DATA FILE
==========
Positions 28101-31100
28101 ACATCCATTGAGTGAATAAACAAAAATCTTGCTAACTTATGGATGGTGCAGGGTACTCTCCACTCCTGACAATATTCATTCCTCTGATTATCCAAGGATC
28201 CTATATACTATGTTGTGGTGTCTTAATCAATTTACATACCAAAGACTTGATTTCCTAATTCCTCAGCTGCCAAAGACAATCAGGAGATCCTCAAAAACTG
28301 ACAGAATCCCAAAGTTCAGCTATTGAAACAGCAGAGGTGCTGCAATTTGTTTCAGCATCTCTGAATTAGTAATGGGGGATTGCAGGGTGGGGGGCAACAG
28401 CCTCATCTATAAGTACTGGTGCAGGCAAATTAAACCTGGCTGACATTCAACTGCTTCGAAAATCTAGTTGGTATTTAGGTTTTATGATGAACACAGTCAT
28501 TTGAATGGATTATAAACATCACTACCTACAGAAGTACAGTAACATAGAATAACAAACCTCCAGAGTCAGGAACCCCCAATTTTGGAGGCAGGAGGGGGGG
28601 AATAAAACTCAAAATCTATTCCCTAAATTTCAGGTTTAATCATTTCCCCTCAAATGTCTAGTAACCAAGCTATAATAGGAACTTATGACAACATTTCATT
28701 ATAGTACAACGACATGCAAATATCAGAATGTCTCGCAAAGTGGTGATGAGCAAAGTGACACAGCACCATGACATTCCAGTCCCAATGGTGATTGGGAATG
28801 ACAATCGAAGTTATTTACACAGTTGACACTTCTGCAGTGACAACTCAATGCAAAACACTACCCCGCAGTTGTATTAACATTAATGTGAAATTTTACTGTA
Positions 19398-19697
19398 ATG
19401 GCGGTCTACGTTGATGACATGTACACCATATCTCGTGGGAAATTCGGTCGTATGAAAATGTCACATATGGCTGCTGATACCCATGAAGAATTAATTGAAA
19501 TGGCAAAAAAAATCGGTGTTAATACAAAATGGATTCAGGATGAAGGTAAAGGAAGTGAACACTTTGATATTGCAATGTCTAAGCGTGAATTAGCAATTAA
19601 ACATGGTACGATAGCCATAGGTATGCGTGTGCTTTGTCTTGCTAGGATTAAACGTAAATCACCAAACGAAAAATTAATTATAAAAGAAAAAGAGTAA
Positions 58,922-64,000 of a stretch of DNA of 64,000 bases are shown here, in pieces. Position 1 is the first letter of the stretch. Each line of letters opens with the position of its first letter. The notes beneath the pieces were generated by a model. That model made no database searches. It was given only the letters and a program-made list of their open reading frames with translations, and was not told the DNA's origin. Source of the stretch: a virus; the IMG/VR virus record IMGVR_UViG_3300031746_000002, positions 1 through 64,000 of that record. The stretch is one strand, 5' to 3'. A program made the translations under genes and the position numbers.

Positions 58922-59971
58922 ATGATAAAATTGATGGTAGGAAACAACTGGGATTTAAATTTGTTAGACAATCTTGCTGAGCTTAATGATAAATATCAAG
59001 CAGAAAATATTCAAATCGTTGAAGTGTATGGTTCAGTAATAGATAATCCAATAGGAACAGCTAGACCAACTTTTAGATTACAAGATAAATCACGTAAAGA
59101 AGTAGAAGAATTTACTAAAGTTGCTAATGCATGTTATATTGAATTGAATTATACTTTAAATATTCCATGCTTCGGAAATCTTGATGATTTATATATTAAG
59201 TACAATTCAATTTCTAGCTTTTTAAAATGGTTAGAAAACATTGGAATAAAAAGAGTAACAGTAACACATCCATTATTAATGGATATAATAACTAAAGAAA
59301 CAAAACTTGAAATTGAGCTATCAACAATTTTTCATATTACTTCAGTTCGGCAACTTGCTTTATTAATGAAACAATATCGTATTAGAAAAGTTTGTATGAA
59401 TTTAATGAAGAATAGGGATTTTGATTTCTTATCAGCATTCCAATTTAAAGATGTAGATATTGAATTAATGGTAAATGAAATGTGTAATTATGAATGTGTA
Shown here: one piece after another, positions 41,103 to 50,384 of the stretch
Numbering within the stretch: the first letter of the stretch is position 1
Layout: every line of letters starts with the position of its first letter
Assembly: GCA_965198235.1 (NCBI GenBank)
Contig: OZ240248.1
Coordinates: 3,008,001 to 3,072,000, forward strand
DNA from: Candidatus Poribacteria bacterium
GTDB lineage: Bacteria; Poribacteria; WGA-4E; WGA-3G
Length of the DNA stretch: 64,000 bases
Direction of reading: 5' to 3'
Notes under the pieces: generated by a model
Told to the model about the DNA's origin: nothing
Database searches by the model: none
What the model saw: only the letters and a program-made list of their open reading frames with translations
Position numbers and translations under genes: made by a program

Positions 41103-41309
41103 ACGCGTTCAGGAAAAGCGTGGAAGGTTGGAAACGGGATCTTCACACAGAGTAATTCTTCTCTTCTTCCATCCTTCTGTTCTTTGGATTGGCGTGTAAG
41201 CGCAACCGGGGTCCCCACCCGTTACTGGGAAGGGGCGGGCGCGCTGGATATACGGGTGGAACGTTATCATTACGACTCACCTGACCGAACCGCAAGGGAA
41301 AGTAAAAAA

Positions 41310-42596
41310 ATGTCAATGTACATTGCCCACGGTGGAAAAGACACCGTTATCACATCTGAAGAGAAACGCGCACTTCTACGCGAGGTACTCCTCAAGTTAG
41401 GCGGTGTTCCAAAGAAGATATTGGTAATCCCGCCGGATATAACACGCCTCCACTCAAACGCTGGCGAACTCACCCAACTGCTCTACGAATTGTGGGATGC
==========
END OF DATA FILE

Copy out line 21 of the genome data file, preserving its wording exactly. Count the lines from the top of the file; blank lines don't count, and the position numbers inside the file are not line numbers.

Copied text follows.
59301 CAAAACTTGAAATTGAGCTATCAACAATTTTTCATATTACTTCAGTTCGGCAACTTGCTTTATTAATGAAACAATATCGTATTAGAAAAGTTTGTATGAA